The WARN Act and WEA
Title VI of PL 109-347 (Oct. 13, 2006) is titled the Warning Alert and Response Network Act, sometimes called the WARN Act. The WARN Act, in 47 U.S.C. § 1201, gives the FCC the authority to adopt standards for cell phone companies to transmit emergency alerts. Participation by cell phone companies is voluntary — they don’t have to participate — but if they do, the law states that cell phone companies may not impose an additional charge for such alerts. 47 U.S.C. § 1201(b)(2)(C).
Pursuant to the WARN Act, the FCC worked with FEMA to create a program called Wireless Emergency Alerts (WEA). The system was based on the existing Emergency Alert System (EAS), which are the warnings that you get on a television and radio when there is a weather or other emergency.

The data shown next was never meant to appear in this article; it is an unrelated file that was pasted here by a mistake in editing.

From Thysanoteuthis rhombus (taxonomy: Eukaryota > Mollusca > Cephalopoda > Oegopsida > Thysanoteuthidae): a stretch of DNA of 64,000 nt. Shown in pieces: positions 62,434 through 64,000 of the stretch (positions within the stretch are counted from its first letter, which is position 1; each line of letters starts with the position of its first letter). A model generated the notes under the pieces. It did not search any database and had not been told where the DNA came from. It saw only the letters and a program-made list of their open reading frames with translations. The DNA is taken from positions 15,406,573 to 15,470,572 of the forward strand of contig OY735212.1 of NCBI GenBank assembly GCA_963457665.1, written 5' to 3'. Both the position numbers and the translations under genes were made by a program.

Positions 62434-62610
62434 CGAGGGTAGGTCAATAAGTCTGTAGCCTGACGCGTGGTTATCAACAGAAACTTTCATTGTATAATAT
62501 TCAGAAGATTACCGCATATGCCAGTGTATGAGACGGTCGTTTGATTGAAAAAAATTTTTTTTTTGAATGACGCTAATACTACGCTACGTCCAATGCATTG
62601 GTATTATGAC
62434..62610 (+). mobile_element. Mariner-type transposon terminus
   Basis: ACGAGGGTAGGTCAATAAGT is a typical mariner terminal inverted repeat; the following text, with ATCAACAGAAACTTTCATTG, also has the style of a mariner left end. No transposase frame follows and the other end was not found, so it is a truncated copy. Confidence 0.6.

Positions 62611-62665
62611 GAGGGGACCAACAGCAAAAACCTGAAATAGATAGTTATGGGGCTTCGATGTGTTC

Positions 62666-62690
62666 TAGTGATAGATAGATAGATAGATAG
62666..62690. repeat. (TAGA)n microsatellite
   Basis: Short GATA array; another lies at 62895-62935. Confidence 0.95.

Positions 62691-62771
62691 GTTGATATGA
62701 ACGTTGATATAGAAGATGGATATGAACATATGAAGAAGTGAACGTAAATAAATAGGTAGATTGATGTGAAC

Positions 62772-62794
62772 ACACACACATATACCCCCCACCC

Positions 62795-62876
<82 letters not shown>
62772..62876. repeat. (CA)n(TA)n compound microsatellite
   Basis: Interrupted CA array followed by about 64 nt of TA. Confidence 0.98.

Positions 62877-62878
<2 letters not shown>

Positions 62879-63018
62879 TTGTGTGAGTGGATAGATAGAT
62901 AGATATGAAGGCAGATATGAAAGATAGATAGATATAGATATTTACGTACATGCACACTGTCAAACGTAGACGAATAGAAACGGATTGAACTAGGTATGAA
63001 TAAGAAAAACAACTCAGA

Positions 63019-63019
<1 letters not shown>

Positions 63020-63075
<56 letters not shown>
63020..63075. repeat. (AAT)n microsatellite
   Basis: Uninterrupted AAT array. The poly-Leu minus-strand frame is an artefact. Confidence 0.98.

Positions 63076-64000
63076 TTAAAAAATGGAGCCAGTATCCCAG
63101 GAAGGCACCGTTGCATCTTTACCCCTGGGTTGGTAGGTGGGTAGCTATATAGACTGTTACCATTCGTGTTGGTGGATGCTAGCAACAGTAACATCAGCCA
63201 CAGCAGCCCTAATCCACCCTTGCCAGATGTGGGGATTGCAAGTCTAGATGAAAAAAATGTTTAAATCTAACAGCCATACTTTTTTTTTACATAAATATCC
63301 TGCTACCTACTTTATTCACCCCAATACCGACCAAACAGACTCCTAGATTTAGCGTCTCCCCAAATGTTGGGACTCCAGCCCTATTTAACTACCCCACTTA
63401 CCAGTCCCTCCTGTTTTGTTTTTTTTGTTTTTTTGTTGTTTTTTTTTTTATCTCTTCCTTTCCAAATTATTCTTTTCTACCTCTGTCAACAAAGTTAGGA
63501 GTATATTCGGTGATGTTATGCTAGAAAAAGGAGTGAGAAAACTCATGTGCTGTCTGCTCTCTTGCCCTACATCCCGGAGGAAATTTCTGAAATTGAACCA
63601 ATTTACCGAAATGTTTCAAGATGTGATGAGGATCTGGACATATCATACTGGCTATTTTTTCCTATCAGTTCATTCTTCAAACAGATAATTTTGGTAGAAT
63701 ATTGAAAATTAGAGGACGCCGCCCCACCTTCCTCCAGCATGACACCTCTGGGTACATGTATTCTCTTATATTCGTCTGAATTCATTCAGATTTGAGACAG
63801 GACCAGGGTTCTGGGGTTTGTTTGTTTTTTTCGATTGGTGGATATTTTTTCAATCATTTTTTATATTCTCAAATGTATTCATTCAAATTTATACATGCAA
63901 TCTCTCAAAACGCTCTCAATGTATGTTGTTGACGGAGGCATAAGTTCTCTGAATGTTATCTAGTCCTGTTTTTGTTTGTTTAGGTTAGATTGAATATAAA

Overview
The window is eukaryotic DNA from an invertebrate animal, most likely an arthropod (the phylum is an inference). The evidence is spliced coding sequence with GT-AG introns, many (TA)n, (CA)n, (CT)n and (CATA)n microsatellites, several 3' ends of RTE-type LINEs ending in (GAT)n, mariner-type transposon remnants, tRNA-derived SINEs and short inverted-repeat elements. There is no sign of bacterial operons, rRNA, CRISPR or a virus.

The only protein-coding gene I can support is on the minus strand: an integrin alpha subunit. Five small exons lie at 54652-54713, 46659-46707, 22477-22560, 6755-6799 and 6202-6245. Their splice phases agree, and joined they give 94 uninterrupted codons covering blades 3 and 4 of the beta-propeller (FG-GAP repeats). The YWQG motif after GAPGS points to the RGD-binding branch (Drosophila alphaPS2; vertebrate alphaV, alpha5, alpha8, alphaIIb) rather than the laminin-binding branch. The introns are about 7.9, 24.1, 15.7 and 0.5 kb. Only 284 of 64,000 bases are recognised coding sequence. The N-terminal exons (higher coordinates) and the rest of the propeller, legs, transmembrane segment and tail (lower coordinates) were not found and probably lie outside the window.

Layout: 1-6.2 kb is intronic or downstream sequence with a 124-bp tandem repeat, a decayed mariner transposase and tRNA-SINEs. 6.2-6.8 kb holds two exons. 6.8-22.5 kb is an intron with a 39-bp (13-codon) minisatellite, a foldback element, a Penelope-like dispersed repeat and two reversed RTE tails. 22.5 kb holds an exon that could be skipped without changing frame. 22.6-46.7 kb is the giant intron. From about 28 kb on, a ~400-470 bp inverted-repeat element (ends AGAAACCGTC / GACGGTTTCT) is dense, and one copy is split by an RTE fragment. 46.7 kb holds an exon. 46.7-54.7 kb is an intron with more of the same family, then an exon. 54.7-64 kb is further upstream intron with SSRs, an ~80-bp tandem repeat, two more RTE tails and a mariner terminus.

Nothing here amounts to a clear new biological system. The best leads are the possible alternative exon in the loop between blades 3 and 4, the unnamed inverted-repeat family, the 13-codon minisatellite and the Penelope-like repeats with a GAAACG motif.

Alerts are sent to cell towers providing wireless service to a target geographical area, and then all WEA-capable phones using those cell towers receive the alert. Thus, you will receive an alert if you are in a targeted area even if you are just visiting that area.
(Sorry-only 4s and newer)
- Why did I receive that loud severe weather warning on my phone?(myfox8.com)
- New Wireless Alert System Warns of Emergencies (wsaz.com)
- Cell phone users unaware of new emergency alert system (fox6now.com)
- Wireless Emergency Alerts Coming to ATT iPhone Customers(geardiary.com)
- AT&T now pushing iPhone update to add Wireless Emergency Alert(electronista.com)
- AT&T Announces Wireless Emergency Alerts for iPhone 5, 4S Users(iClarified.com)